“I don’t give a damn what Mueller didn’t find—it don’t take almost two years to figure out that Trump ain’t nothing but a crime boss.”
…among the news junkies in the federal Bureau of Prisons, Robert Mueller’s finding last month that there was no prosecutable evidence of a conspiracy between Donald Trump and those close to him and the Russians who interfered in the 2016 election landed hard. Not only did it quickly serve to reinforce the longstanding perception among prisoners—mirroring views held by some in the general public—that the game was rigged against those of lesser means, it shattered inmates’ hopes that a clownish villain who preyed on America’s fears of crime might finally get his.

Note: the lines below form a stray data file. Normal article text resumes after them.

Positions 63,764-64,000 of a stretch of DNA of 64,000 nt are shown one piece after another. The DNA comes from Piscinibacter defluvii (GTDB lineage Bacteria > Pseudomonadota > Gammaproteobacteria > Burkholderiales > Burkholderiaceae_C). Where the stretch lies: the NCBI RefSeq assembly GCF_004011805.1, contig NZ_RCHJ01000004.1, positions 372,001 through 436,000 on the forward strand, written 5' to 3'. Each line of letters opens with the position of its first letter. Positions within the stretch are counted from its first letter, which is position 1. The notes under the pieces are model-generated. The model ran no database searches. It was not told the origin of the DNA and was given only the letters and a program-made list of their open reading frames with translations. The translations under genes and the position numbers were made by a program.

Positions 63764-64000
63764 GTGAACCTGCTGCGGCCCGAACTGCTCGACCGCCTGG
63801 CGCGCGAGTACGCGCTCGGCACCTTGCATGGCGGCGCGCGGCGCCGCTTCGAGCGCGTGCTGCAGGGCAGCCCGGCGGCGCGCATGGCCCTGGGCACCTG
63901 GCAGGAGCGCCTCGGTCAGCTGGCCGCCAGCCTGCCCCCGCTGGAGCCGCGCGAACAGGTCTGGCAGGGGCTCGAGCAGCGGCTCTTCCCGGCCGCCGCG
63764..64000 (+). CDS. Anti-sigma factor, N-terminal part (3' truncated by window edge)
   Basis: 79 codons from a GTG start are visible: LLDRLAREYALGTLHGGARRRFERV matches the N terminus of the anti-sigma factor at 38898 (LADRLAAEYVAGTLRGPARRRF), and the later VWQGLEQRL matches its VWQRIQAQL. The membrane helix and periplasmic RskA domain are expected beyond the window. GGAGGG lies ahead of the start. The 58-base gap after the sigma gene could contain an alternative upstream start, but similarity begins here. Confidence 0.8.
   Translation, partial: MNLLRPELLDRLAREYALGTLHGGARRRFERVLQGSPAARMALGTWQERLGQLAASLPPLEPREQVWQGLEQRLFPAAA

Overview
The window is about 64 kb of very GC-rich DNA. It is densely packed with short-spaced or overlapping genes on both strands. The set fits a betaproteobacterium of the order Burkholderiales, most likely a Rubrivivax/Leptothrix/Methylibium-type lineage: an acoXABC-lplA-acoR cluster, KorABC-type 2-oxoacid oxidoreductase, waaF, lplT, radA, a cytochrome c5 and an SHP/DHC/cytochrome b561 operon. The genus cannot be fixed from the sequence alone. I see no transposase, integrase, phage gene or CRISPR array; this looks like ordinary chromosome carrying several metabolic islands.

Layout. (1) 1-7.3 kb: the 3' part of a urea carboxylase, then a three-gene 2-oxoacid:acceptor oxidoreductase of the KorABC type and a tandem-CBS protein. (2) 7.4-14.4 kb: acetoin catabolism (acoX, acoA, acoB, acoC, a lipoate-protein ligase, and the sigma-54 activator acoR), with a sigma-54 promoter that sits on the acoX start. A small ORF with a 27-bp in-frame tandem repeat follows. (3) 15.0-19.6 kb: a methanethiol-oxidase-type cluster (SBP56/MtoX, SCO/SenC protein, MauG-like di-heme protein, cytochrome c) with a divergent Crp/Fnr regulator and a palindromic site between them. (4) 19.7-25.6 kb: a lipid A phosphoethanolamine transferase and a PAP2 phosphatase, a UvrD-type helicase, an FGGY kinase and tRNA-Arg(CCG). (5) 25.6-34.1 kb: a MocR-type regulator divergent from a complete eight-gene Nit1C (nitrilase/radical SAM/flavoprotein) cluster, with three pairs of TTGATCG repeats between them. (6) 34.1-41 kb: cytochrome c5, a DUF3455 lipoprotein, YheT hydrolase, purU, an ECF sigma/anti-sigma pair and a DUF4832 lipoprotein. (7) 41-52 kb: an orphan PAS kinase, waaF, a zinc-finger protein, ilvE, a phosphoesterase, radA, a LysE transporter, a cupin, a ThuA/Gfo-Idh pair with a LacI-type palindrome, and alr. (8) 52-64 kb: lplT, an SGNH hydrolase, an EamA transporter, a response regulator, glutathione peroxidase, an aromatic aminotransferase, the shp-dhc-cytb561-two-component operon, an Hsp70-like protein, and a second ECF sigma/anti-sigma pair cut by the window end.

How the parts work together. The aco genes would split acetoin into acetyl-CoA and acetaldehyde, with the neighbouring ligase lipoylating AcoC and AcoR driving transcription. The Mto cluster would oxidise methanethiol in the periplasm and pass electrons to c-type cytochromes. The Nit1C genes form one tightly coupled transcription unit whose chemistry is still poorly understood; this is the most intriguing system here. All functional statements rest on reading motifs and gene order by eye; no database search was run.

For two years, in the early 1990s, Richard Palmer served as the CIA station chief in the United States’ Moscow embassy. The events unfolding around him—the dissolution of the Soviet Union and the rise of Russia—were so chaotic, so traumatic and exhilarating, that they mostly eluded clearheaded analysis. But from all the intelligence that washed over his desk, Palmer acquired a crystalline understanding of the deeper narrative of those times.
Much of the rest of the world wanted to shout for joy about the trajectory of history, and how it pointed in the direction of free markets and liberal democracy. Palmer’s account of events in Russia, however, was pure bummer. In the fall of 1999, he testified before a congressional committee to disabuse members of Congress of their optimism and to warn them of what was to come.